To pardon or to bear it.
t. COWPER-- On Friendship.

“Wal'r, my boy," replied the captain. "in the Proverbs of Solomon you will find the following words, May we never want a friend in need, nor a bottle to give him! When found, make a note of.'.

DICKENS- Dombey and Son. Ch. XV.


One faithful Friend is enough for a man's self; 'tis much to meet with such an one, yet we can't have too many for the sake of others. g. DE LA BRUYERE -- The Characters or Manners of the Present Age.

Ch. XV.

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For to cast away a virtuous friend, I call as bad as to cast away one's own life, which one loves best. h. BUCKLEY's Sophocles. Edipus

Tyrannis. Whoever knows how to return a kindness he has received, must be a friend above all price.

i BUCKLEY's Sophocles. Philocteles. Ah! were I sever'd from thy side, Where were thy friend, and who my guide ? Years have not seen --Time shall not see The hour that tears my soul from thee. j. BYRON-- The Bride of Abydos.

Canto I. St. 11.

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Be kind to my remains; and 0 defend, Against your judgment, your departed friend.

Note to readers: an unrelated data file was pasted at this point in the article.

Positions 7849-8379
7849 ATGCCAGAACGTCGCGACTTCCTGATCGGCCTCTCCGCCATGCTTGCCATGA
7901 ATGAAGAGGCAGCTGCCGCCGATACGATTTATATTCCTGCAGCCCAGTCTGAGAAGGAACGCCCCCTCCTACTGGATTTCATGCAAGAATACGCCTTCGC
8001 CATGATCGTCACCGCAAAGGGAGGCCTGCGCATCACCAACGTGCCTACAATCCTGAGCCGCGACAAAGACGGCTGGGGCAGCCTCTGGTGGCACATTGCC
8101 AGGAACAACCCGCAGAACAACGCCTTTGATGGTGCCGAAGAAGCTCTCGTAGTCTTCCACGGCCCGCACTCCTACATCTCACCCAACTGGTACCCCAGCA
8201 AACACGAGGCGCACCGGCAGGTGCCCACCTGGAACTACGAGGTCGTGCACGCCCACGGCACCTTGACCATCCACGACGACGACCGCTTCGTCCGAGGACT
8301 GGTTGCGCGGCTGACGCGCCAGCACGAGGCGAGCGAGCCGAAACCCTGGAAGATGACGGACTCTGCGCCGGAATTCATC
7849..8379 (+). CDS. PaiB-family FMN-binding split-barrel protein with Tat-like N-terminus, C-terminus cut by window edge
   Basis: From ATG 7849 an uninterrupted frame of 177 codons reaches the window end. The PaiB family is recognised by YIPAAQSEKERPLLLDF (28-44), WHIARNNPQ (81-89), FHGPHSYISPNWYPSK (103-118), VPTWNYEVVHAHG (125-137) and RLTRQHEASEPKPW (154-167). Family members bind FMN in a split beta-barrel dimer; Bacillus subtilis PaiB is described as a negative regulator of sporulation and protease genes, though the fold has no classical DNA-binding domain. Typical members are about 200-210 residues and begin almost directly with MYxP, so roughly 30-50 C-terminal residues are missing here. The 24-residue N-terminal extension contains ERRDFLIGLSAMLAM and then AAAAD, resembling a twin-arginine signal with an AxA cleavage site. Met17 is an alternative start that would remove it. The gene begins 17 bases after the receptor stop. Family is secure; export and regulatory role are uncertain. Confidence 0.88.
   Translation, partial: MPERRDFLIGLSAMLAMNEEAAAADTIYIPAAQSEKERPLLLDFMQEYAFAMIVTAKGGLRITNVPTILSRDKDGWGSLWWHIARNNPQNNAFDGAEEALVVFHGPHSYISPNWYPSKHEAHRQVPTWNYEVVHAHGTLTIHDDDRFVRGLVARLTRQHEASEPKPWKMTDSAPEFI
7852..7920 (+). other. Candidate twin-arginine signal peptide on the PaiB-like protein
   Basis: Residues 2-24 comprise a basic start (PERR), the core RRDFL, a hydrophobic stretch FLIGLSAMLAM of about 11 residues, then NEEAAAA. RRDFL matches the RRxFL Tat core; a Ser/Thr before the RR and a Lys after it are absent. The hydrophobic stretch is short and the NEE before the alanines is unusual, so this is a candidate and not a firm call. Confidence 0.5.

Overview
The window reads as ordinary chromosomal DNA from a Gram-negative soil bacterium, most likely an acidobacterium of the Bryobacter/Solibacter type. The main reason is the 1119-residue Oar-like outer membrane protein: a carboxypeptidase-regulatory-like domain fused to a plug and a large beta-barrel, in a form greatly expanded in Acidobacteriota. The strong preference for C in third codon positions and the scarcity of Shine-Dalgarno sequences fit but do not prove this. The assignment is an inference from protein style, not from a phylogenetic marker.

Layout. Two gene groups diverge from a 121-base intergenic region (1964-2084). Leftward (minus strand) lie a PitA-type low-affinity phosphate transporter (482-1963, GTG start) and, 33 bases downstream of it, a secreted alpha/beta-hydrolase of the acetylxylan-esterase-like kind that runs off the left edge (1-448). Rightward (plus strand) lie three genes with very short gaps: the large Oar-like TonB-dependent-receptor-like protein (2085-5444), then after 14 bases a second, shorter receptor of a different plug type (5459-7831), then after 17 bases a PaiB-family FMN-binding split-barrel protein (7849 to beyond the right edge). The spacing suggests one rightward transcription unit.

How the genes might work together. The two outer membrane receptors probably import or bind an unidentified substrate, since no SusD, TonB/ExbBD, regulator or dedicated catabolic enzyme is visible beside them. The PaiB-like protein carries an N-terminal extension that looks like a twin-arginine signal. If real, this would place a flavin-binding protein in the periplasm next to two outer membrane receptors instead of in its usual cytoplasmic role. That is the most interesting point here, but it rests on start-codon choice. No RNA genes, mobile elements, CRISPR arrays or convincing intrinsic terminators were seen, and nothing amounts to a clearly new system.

DRYDEN-- Epistle to Congreve. Line 72. The poor make no new friends;

But O, they love the better still The few our Father sends. LADY DUFFERIN -- Lament of the Irish

Emigrant. Animals are such agreeable friends-they ask no questions, they pass no criticisms. GEORGE ELIOT- Mr. Gilfil's Love

Story. Ch. VII.

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Give me the avowed, the erect, the manly foe; Bold I can meet-- perhaps may turn his blow; But of all plagues, good Heaven, thy wrath

can send, Save, save, oh! save me from the candid friend.

1. GEORGE CANNING--Neo Morality.

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Best friend, my well-spring in the wilderness! GEORGE ELIOT-- The Spanish Gypsy.

Bk. III.